High School volleyball team looks to Regionals

Skagway’s Panthers practice in the school gymnasium. PHOTO BY DAN FOX

Skagway’s volleyball players are preparing for the Regional Volleyball Championship in Petersburg, which is coming up quickly on Nov. 17-18

“It will be neat to see how we can take advantage of some extra practice time instead of a lot of travel time,” coach Aaron Schmidt said. “I’d love to really come to regionals in Petersburg with fire in our eyes and really shock some folks.”

The team had planned to head to Metlakatla, Alaska, in the week of Oct. 30 for the second of the season’s two seeding tournaments. However, Schmidt said that the passing of a community member had impacted several of the players, and the team made the choice to stay home.

“And frankly I encourage them in that, or at least gave them the freedom to make that choice,” Schmidt said. “I think there are things in life more important than volleyball and sports.”

Schmidt has been working bigger concepts than hitting the ball into volleyball practice, like having fun win or lose, and enjoying the contest and camaraderie of the game.

“Play with joy, also lift up the people around you – light other people’s candles, as a great football coach in Washington put it,” Schmidt said, referencing Forrest “Frosty” Westering, an American football coach.

The girls on the team have been doing a good job of leading through example, Schmidt said.

“Jenny Hansen leads through just having a good attitude, being there with a smile on her face and hustling like crazy, working her butt off,” Schmidt said.
Eighth grader Zoe Whitehead is another instance of leading by example – Schmidt said Whitehead has really grown as a player, which encourages her teammates.

“To turn your focus outwards and see growth in others is just generally inspiring and life-affirming,” Schmidt said. “I feel like Iraida Hisman has been doing that as well, really stepping up her game…it’s just cool to see, and the neat thing about it, and part of why it’s inspiring is that all the players have skin in that game. All the other players are part of each other’s growth.

“So when you see younger players like Zoe and Iraida really making gains, that’s much to the credit of everybody around them, especially on such a small squad.”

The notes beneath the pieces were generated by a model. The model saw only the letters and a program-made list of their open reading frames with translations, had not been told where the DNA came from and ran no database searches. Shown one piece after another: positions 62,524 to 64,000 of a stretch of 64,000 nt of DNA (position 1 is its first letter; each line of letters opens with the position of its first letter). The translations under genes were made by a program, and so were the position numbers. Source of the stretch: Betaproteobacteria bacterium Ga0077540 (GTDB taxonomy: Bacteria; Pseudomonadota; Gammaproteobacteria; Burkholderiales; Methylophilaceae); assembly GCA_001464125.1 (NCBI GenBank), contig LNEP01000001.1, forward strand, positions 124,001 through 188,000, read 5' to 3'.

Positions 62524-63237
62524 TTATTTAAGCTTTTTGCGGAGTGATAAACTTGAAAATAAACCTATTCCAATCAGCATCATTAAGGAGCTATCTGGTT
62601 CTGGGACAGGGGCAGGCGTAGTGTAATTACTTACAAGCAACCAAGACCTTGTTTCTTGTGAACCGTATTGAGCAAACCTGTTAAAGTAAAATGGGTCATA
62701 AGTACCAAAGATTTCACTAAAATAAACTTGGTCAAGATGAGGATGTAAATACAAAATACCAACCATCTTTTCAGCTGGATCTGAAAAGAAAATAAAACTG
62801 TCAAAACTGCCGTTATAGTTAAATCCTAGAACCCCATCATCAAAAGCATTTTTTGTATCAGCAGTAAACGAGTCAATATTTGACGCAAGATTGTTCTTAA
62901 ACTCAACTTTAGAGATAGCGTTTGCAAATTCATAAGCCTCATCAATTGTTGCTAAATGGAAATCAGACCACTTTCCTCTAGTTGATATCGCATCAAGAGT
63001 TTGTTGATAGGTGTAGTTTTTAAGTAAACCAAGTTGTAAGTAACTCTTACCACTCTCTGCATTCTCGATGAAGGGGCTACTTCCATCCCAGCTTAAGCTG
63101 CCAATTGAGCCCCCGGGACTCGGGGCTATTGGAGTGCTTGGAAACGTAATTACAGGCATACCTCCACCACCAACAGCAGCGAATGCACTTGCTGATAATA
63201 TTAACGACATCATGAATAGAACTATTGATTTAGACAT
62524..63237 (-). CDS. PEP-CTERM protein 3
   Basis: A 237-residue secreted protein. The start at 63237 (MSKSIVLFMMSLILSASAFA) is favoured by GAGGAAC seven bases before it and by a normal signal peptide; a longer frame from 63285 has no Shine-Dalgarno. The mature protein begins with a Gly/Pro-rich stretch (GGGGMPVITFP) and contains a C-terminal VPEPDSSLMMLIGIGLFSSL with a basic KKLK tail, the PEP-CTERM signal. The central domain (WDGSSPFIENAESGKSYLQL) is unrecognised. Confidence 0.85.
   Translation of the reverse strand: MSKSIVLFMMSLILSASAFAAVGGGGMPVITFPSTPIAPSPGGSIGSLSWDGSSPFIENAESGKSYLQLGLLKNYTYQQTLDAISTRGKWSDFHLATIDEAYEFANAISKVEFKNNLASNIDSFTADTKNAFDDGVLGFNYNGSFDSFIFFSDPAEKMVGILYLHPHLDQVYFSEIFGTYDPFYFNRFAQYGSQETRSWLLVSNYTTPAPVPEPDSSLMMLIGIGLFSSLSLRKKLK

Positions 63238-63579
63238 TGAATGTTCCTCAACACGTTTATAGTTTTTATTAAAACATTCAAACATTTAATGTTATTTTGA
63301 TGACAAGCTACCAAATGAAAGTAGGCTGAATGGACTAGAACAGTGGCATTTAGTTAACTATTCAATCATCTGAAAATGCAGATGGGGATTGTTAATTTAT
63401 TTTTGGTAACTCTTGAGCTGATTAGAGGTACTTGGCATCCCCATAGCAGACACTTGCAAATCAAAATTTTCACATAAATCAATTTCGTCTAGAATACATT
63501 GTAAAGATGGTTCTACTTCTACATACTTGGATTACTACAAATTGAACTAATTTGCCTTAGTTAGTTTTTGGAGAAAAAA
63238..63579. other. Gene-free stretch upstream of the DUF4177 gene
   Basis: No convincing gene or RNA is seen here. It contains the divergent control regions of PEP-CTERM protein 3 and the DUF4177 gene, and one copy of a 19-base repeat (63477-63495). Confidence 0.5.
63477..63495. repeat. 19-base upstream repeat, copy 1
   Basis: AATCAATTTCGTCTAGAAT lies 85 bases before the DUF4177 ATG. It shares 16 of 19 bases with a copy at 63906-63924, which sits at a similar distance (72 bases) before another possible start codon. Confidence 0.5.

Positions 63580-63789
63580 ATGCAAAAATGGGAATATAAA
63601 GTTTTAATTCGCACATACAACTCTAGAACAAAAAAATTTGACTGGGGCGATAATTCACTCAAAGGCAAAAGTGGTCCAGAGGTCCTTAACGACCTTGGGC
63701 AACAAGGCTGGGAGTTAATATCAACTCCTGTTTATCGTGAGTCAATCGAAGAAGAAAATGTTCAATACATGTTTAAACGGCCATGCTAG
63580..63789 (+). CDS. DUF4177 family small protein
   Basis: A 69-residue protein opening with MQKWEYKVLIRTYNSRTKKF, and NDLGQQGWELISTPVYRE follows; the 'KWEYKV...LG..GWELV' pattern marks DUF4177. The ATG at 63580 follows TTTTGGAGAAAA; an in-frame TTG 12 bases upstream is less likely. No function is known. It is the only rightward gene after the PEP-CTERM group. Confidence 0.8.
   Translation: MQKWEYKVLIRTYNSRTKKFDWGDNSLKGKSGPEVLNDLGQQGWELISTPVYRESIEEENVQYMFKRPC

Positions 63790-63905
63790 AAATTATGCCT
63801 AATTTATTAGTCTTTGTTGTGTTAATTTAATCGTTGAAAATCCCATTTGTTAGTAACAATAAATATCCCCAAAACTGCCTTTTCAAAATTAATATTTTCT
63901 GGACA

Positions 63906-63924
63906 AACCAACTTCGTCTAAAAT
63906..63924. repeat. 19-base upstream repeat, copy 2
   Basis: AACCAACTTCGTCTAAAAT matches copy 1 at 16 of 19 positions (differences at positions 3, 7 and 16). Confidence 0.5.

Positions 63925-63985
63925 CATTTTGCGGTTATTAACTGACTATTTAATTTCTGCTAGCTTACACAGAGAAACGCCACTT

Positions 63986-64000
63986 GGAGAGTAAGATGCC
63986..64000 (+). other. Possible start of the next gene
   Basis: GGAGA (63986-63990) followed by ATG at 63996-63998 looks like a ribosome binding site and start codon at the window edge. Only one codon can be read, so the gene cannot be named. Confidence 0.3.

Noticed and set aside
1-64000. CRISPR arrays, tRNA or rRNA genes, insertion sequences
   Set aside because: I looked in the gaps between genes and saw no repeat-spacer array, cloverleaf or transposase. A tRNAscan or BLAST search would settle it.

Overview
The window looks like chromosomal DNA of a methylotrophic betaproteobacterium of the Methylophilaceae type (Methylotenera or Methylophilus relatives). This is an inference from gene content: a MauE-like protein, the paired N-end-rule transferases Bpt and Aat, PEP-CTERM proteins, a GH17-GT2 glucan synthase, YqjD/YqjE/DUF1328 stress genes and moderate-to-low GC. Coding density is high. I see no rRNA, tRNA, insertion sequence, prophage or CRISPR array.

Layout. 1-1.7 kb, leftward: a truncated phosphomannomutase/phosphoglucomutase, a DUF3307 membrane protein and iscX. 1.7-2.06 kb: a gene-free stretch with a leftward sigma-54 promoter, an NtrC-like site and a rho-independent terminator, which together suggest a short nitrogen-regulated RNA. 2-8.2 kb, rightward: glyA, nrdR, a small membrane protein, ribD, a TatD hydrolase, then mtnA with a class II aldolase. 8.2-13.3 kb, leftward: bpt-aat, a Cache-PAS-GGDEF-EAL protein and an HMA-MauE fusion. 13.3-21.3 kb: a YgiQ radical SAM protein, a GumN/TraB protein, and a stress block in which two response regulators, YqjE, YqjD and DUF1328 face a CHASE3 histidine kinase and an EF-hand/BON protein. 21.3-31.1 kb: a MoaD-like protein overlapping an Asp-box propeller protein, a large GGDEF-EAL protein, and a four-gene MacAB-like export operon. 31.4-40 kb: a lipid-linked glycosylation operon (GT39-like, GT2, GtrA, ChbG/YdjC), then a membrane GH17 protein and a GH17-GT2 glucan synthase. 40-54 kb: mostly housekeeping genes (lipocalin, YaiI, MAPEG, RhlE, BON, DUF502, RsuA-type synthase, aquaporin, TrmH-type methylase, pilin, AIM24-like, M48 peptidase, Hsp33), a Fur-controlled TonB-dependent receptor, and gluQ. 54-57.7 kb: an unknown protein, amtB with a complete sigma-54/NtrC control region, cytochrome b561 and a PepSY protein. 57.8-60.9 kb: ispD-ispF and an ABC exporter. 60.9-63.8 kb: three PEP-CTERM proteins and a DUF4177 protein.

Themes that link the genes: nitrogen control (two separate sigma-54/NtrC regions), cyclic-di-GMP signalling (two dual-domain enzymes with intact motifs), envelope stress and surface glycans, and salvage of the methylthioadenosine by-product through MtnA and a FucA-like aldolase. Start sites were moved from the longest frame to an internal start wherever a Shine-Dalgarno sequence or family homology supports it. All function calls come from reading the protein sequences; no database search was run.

‘Stonecliff’ puts music to Skagway history

Coming to Skagway on Nov. 15, the musical “Stonecliff” will tell the life story of Michael J. Heney, the man who played a pivotal role in the construction of the White Pass & Yukon Route Railroad.

“Stonecliff” follows Heney through his early days – after he ran away from his family farm at the age of 14 to work on the Canadian Pacific Railway – through the building of the White Pass railroad and ultimately to his demise as a result of a shipwreck in the Inside Passage.

Conrad Boyce, writer and organizer of “Stonecliff,” said Heney’s life tale is an “amazing and tragic story.”

“Stonecliff” will be performed in Skagway on Nov. 15 at the school. Admission is by donation. The show will start at 6:30 p.m. The musical will also play at the Yukon Arts Centre in Whitehorse, Yukon Territory, for $30 (Canadian) a seat at 6:30 p.m. on Nov. 17, 1 p.m. on Nov. 18 and 6:30 p.m. on Nov. 19 (Alaska time).

-DAN FOX

Chilkoot Trail Artists in Residence selected for 2018

The Yukon Arts Centre, the National Park Service, Parks Canada and the Skagway Arts Council have announced the names of the three artists selected for the 2018 Chilkoot Trail Artist Residency Program.

These participants will combine their artistic abilities and love of the outdoors to offer a unique experience for visitors along the iconic Chilkoot Trail.

The program, which is in its eighth consecutive year, invites selected artists to hike the famous Chilkoot Trail, following in the footsteps of Tlingit traders and turn-of-the-century prospectors from the Klondike Gold Rush National Historical Park in Alaska to the Chilkoot Trail National Historic Site in Canada.

Josh Winkler from Minnesota will be on the trail in late June/early July. Representing Alaska is artist Kristin Link, who will be hiking the trail in mid-July. Artist Hilary Lorenz from New York will be hiking at the end of July through the beginning of August.

“The Chilkoot Trail Artist Residency helps more people connect to the park and to the many stories of the Klondike Gold Rush,” Klondike Gold Rush Park Superintendent Mike Tranel said a release. “Over the past several years, we have benefited from many different artists working in a variety of media. They have impressed hikers while working along the trail, and they have enhanced memories of the trail in their public presentations afterward.

“And through their work, the artists reach people who may not be able to hike the Chilkoot Trail or who may never have heard of the site or story. The program not only raises public consciousness about the park, but also about art, public lands and stewardship overall.”

The deadline to apply for the 2019 Artists in Residence program is coming up on February 1, 2018.

If you are a visual artist and you want to spur your creativity on the Chilkoot Trail, apply to be an artist in residence in 2019. The application can be found at yukonartscentre.com/programs/chilkoot.

-NPS